With a serious condition as pancreatitis, dog owners often wonder what may cause it in the first place. The exact dynamics that cause the enzymes to prematurely activate within the pancreas are yet to be fully understood, but there are some common factors that seem to trigger pancreatitis. Many times, the condition is triggered by well-meaning owners feeding their dogs fatty meals. It’s not at all unusual for bouts of pancreatitis to occur after festivities, when dog owners feed their dogs greasy leftovers or pet parents are too distracted by guests to notice that their dog got into the kitchen and started licking bacon fat off a pan.

In some other cases, it has been noticed that the administration of corticosteroids may play a role in the onset of pancreatitis. Unfortunately, in many cases an exact cause cannot be found which leads to much frustration as dog owners don’t know what can be done to prevent another episode. Regardless of the cause, treatment protocols for canine pancreatitis overall remain quite the same.

Some smaller breed dogs like Miniature Schnauzer, Cocker Spaniels and Yorkshire Terrier have elevated risk of developing pancreatitis. Also of importance is the fact that dogs suffering from Cushing’s disease have increased risk of pacreatitis too.

Treatment Protocols

In the case of mild pancreatitis, treatment is supportive. The dog’s pancreas is allowed to rest by withholding food for 24 to 48 hours. This way, the pancreas can relax during this brief period since it no longer will need to secrete enzymes that can potentially further injure the inflamed pancreas and other surrounding organs. Pain relievers will be administered to help the dog deal with the intense pain. Intravenous fluids are given as needed to help correct fluid levels in dehydrated dogs. In many instances, affected dogs will require anti-inflammatory drugs or other medications meant to reduce to instances of vomiting and diarrhea. Severe cases may require hospitalization for an average of 3 to 4 days so the dog can receive intravenous fluids and medications. Intensive care may be needed for dogs that have become depressed and have developed shock. The prognosis is often guarded in these cases.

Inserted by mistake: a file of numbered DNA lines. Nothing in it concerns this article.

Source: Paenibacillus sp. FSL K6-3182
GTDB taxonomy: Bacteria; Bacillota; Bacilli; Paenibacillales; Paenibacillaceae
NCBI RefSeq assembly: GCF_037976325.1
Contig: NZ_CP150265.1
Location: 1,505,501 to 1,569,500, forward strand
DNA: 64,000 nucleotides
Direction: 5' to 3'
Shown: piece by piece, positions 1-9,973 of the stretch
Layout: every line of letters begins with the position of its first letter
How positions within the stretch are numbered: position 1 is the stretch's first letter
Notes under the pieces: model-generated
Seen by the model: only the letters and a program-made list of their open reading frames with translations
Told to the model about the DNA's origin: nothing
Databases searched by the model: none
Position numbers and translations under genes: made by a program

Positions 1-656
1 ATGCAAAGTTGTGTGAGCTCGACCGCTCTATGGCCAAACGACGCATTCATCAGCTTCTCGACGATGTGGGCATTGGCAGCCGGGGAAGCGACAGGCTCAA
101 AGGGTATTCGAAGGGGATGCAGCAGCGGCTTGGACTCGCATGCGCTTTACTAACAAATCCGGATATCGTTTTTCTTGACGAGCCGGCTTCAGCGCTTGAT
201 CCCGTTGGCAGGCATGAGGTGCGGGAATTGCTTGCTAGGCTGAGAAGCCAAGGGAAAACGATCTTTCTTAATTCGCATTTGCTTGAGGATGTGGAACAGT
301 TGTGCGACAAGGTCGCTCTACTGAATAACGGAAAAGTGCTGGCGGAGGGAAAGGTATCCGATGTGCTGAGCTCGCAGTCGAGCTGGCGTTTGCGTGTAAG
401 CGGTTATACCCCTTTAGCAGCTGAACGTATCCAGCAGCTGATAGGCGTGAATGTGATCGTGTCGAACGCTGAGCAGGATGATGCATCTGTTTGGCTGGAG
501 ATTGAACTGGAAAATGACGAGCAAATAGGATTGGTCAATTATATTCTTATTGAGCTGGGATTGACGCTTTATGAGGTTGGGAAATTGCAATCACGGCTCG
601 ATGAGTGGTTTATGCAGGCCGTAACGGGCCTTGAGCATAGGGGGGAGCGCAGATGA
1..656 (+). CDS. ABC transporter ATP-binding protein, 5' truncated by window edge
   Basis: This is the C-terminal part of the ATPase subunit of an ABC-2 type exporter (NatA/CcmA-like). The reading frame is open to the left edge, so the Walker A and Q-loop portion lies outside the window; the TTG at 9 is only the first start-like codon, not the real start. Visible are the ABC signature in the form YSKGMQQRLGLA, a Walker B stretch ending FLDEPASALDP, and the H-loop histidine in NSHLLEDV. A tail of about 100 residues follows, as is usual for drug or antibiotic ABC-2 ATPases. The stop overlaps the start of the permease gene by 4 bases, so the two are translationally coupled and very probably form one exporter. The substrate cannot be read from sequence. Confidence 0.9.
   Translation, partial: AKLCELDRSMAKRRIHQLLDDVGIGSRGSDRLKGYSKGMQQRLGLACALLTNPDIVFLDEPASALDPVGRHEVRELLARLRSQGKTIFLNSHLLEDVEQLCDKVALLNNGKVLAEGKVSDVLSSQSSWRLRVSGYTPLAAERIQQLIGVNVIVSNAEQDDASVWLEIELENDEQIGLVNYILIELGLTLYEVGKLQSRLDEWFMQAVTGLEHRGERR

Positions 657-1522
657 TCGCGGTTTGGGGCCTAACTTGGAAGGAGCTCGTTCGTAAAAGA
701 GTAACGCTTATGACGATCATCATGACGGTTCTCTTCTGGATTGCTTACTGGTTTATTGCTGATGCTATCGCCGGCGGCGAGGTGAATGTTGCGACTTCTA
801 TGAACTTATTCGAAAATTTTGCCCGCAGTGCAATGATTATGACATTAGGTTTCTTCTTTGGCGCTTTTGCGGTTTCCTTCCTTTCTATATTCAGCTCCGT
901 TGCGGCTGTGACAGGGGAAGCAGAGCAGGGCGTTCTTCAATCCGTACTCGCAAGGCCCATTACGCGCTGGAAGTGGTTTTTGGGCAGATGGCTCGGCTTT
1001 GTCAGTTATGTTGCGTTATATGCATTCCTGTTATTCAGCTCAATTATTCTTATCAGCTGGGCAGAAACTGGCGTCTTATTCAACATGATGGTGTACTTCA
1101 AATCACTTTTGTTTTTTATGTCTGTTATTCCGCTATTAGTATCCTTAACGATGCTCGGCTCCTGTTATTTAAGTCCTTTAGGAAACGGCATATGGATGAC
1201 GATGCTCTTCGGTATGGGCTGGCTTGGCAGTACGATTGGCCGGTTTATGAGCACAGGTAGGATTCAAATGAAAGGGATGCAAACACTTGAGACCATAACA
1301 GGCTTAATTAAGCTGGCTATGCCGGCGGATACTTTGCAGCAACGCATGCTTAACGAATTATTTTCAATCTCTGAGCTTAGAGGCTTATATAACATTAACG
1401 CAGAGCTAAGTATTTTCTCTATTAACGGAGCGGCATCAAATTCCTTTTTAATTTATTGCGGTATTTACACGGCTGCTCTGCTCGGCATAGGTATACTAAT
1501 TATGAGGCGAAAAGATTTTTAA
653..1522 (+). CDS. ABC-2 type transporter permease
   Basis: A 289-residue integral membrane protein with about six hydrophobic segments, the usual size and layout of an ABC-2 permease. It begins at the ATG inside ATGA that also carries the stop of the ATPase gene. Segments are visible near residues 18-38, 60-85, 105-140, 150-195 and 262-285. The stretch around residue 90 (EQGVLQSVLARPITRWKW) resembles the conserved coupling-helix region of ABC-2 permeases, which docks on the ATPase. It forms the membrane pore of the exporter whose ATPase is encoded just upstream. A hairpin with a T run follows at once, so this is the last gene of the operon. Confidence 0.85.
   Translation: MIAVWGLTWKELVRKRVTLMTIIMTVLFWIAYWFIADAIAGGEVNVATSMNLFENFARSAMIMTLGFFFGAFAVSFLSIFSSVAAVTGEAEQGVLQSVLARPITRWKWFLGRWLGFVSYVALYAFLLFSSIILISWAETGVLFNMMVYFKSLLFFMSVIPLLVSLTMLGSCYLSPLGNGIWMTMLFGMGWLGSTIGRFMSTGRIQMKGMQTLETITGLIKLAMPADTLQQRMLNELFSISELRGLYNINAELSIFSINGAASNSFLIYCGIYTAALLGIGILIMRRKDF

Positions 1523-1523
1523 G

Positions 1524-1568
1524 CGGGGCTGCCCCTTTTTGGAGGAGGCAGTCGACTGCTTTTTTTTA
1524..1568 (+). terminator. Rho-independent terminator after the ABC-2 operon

In some cases, the secretion of pancreatic enzymes during a bout of pancreatitis may destroy important cells. When several cells responsible for producing digestive enzymes are destroyed, digestion may be affected long term and affected dogs may develop exocrine pancreatic insufficiency. These dogs will need long term administration of pancreatic enzymes. On the other hand, if cells responsible for producing insulin are destroyed, dogs may also develop diabetes mellitus.

Preventing Further Episodes

Unfortunately, dogs who recover from a bout of pancreatitis are susceptible to future episodes. Further episodes of pancreatitis can be prevented by putting the dog on a low-fat diet and ensuring the dog doesn’t get any table scraps. Dietary management along with avoidance of drugs known for triggering pancreatic problems can help reduce re-occurrences. Feeding meals in smaller, more frequent servings can help prevent over-stimulation of the pancreas. A good weight control program is suggested for dogs that are overweight.